From Thomas Auldjo, 20 July 1803
Cowes 20h. July 1803
On the 9th. of June I had the pleasure to receive the Laws passed at the last Sessions of Congress, and on the 9th. instt. I have been favored with your Circular of the 9th. of April last, which I shall pay due attention to.
I have drawn out a statement of the light dues payable on Ships putting into our Ports and have also specified the charges that accrue on Ships that land or take away Goods from the British ports, which I hope will be found sufficiently intelligible. Ships putting in here either for orders, in distress, or for conveniency, are only subject to the Light duties for the Light Houses they have passed and intend to pass on the current Voyage. The Tonnage & Countervailing duties &ca, only attach on Ships landing or taking away Goods. The Quarantine duties attach on Ships that choose or are obliged to get Pratick either to Land their Cargoes or repair damages—a Ship may lie at the Quarantine Ground as long as she pleases and go away to a foreign Port without getting Pratick & consequently without incurring Expence at all.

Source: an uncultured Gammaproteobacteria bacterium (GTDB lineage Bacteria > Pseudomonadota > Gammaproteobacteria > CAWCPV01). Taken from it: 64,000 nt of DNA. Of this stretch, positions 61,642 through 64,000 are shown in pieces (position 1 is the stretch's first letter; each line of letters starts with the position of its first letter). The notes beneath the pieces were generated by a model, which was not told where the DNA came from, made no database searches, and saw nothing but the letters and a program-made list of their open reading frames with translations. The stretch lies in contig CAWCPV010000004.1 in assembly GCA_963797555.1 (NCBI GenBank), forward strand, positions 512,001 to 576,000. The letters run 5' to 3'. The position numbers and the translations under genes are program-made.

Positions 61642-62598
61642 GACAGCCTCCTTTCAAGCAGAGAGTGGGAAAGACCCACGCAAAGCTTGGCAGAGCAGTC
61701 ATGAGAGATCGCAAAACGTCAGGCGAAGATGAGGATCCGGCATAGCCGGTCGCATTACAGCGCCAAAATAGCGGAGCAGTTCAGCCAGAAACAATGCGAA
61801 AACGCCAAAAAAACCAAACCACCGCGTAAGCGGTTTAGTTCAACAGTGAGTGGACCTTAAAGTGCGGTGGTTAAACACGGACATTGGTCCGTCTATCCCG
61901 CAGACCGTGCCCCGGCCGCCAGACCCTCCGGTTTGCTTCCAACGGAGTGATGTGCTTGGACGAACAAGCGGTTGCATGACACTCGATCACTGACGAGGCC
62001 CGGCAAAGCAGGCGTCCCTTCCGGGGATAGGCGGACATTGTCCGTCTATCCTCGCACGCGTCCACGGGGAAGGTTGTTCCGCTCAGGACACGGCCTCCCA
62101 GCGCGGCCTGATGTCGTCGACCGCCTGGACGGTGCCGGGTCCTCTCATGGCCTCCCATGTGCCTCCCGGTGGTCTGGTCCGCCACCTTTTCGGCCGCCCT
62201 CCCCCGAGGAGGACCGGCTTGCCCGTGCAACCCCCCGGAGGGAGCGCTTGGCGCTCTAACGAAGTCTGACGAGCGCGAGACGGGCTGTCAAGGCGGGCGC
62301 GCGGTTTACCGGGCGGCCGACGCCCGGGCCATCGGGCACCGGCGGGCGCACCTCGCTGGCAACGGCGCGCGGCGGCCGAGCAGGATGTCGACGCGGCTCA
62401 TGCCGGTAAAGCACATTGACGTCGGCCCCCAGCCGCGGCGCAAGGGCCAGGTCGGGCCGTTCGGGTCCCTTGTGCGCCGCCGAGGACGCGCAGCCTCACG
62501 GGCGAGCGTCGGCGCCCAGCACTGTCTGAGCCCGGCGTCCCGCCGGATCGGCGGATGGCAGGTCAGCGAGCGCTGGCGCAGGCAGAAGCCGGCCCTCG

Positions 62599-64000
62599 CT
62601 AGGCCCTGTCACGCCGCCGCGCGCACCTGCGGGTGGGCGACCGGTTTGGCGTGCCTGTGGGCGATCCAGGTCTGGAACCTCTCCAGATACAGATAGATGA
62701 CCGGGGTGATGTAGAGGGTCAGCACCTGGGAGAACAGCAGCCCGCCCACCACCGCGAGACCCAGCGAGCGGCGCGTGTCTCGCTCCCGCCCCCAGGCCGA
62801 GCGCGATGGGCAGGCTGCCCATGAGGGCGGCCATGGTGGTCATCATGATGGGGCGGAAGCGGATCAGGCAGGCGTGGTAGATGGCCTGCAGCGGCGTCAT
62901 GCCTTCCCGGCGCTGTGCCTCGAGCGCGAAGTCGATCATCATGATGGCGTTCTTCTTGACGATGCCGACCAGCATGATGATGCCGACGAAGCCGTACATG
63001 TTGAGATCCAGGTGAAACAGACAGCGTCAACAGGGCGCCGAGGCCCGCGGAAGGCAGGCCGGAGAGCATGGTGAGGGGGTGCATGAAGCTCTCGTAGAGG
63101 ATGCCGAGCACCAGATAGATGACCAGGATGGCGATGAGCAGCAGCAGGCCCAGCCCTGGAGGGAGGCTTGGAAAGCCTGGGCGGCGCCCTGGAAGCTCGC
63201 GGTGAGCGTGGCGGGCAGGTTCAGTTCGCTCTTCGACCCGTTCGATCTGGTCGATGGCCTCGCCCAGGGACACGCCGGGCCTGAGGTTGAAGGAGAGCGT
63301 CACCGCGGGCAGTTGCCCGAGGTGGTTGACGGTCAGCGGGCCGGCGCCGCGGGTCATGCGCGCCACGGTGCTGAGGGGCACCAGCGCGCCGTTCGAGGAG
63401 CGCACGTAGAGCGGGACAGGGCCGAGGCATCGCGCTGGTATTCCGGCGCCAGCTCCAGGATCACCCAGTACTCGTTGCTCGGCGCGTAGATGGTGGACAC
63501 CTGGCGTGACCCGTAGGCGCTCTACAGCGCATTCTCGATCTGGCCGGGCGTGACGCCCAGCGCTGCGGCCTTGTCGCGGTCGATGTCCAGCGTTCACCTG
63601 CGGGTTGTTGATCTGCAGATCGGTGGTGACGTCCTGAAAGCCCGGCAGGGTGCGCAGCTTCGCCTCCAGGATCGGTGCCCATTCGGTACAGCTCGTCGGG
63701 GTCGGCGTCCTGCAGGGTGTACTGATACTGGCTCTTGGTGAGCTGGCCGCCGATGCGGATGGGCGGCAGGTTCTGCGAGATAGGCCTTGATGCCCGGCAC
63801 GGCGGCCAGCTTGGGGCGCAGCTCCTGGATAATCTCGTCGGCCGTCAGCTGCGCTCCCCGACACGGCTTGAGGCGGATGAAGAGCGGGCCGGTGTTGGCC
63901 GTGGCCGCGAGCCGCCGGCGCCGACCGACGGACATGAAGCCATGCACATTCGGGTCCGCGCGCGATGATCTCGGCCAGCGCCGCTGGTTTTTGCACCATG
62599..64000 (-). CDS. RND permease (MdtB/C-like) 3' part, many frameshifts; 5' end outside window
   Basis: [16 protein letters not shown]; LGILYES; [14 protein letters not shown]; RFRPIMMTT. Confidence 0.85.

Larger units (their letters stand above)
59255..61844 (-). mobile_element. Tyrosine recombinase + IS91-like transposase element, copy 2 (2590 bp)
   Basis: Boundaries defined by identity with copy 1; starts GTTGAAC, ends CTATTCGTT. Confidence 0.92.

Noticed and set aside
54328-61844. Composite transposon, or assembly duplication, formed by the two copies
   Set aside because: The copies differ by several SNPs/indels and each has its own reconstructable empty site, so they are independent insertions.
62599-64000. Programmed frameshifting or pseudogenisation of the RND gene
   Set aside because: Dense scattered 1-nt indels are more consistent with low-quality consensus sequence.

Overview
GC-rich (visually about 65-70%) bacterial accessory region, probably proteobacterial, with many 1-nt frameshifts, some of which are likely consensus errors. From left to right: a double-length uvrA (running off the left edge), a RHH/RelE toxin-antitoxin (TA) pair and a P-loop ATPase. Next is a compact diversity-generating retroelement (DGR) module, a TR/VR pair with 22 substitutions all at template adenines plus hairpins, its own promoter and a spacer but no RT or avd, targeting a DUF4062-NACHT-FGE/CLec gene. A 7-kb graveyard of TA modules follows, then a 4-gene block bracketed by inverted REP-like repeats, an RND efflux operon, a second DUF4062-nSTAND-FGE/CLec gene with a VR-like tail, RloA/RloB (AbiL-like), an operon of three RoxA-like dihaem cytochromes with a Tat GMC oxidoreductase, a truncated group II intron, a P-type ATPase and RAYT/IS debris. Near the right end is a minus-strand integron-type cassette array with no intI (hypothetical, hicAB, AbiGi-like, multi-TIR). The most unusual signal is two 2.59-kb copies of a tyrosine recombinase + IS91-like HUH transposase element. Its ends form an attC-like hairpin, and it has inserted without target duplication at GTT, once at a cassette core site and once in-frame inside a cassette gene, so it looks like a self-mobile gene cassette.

American Seamen are occasionally and unavoidably carryed off among British by the Impress but I have no reason to doubt of complete Justice being at all Times meant to be done to American Citizens under such Circumstances by the British Government when in their power. The Impositions from false Certificates and every sort of deception must always occasion much suspicion and difficulty in procuring the release of American Seamen.
The War has hitherto had the effect of dampen⟨ing⟩ Commerce. Corn has consequently lowered and the appearance of an abundant ensuing Crop, depressed it very much indeed. Wheat is 6/6 Bushel weighing 60 ℔s—fine Flour 44/ a 45/ Sack of 280 ℔s.
The Blockade of the Elbe has already occasioned Several Ships from America to alter th⟨eir⟩ Voyages from Hambro, their port of Destination to that of Bremen. I have the honor to be with respect Sir Yr. most obd hble Serv⟨t⟩